Mammon by George Frederic Watts RA (1817-1904). 1884-85. Oil on canvas. 1829 × 1060 mm (frame: 2150 × 1384 × 90 mm). Collection: Tate, ref. no. N01630. Presented by the artist in 1897. Kindly released by the gallery under the terms of the Creative Commons CC-BY-NC-ND (3.0 Unported) licence.

Wilfrid Scawen Blunt tells that "Watts, after his return from Italy in the forties, had been deeply moved by the misery of the poor," and although the paintings of that time, like Under a Dry Arch, had a poor reception at the href="../../../art/institutions/grosvenor.html">Grosvenor Gallery in 1881-82, he "moved still further to the Left" (211). When Mammon was shown, he subtitled it, "Dedicated to his Worshippers," and described the large, practically life-size figure in scathing terms in the catalogue: "The god, his face expressive of avarice, cruelty and insolence, and his head flanked with ass’s ears, seated towards right, and decked in gorgeous but ill-fitting draperies; his right hand rests heavily on the head of a crouching woman, and his left foot is placed on the prostrate figure of a man; in his lap are money bags" (qtd. in Blunt 211).

The Tate's own "Summary" is very helpful, explaining that the

curtained backdrop calls to mind the portraits of Titian. However, instead of an established figure or celebrated beauty, Watts depicts an object of revulsion, seated on a throne decorated with skulls. Just behind the curtained background we are offered a glimpse, not of a peaceful landscape, but of fire and destruction. The picture is painted in a rich, almost hellish palette of red, gold and black.... Mammon's crown, with its upended gold coins and ass's ears, symbolises Mammon's ignorance and stupidity, but also links him with Ovid's King Midas, whose touch turned everything to gold and to whom Apollo gave ass's ears because he did not respond to the music of the lyre. The best-known literary reference to Mammon occurs in Spencer's Faerie Queene, book II, canto 7. Spencer describes Mammon as tanned by soot from the blacksmith's forge, a detail that perhaps accounts for the smoke on the right hand side of the painting.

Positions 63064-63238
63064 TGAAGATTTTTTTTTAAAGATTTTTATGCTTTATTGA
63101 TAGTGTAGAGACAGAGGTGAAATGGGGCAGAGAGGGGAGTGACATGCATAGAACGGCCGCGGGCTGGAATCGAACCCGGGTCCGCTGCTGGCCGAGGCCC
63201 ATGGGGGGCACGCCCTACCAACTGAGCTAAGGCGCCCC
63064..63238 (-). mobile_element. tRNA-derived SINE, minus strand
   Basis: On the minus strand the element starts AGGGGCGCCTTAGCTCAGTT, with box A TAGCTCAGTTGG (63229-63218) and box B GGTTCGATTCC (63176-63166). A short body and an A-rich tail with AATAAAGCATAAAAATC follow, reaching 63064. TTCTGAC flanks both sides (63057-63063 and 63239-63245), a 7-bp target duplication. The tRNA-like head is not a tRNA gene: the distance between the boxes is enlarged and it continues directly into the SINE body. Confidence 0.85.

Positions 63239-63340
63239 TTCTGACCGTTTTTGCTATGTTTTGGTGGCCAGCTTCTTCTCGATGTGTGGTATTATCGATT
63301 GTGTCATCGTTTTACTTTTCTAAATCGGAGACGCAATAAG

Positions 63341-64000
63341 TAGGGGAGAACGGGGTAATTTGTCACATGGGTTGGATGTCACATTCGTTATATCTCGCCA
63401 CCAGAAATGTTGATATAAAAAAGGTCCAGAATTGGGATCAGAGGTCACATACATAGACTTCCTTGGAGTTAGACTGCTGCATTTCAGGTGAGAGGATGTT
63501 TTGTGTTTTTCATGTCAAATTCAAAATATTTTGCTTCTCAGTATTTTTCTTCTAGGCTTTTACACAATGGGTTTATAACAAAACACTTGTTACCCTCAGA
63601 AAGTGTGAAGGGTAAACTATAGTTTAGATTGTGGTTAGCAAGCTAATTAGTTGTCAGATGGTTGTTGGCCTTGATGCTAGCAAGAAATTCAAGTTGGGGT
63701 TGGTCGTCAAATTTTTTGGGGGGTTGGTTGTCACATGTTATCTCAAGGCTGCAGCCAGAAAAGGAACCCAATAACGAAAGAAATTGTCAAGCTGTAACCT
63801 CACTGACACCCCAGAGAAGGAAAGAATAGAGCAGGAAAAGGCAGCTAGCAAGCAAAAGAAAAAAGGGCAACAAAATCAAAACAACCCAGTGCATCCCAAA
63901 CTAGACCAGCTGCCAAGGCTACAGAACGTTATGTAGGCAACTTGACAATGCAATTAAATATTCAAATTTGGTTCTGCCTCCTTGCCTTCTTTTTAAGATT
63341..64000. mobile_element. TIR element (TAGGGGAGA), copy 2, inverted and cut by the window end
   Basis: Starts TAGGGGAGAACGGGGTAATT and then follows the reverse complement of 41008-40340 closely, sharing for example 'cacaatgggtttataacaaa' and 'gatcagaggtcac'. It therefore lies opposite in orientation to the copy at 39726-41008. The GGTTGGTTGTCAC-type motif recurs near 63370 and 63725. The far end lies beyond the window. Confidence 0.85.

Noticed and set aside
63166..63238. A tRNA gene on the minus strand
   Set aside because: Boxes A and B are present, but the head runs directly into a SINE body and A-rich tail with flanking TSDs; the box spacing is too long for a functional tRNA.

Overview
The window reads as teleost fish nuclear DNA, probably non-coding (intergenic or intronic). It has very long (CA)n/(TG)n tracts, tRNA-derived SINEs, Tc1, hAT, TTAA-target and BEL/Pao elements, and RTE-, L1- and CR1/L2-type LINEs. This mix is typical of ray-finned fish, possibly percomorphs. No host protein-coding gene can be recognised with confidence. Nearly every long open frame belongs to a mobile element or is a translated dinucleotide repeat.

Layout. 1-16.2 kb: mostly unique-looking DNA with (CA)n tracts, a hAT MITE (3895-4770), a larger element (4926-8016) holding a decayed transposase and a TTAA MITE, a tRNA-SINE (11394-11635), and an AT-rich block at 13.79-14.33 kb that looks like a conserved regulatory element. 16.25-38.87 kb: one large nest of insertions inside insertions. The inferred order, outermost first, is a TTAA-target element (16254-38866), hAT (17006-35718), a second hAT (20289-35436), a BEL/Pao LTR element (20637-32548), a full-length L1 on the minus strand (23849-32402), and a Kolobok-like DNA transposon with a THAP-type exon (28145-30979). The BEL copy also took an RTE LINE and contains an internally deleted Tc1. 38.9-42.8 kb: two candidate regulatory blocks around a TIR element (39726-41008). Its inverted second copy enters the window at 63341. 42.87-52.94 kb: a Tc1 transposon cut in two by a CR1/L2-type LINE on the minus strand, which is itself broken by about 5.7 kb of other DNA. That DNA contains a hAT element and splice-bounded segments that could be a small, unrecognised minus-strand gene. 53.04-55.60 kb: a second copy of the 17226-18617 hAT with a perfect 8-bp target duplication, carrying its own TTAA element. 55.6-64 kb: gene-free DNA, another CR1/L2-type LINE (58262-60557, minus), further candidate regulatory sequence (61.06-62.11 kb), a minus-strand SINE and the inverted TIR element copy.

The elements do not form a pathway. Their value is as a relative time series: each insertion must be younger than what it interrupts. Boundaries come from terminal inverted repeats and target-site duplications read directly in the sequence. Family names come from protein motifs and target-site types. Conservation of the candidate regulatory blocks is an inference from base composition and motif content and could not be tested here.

So involved with his subject was Watts that he even thought of commissioning a sculpture of Mammon for Hyde Park, where it would reach the wider public, saying "he hoped his worshippers would be at least honest enough to bow the knee publicly to him" (qtd. in the Tate summary). Another piece of information from the same source is that Watts's oil study, in the Watts Gallery at Compton, shows Mammon with "a bandaged, gouty foot, a symptom of his indulgent and excessive lifestyle." In such ways, the work clearly anticipates the deliberate and uncomfortable ugliness of later art that seeks to stimulate understanding and change, rather than a sentimental appreciation of an (imaginary) better past.


Blunt, Wilfrid Scawen. "England's Michaelangelo": A Biography of George Frederic Watts, OM., R.A. London: Hamish Hamilton, 1975.

"George Frederic Watts: Mammon, 1884-5." Tate. Web. 19 November 2023.

Created 19 November 2023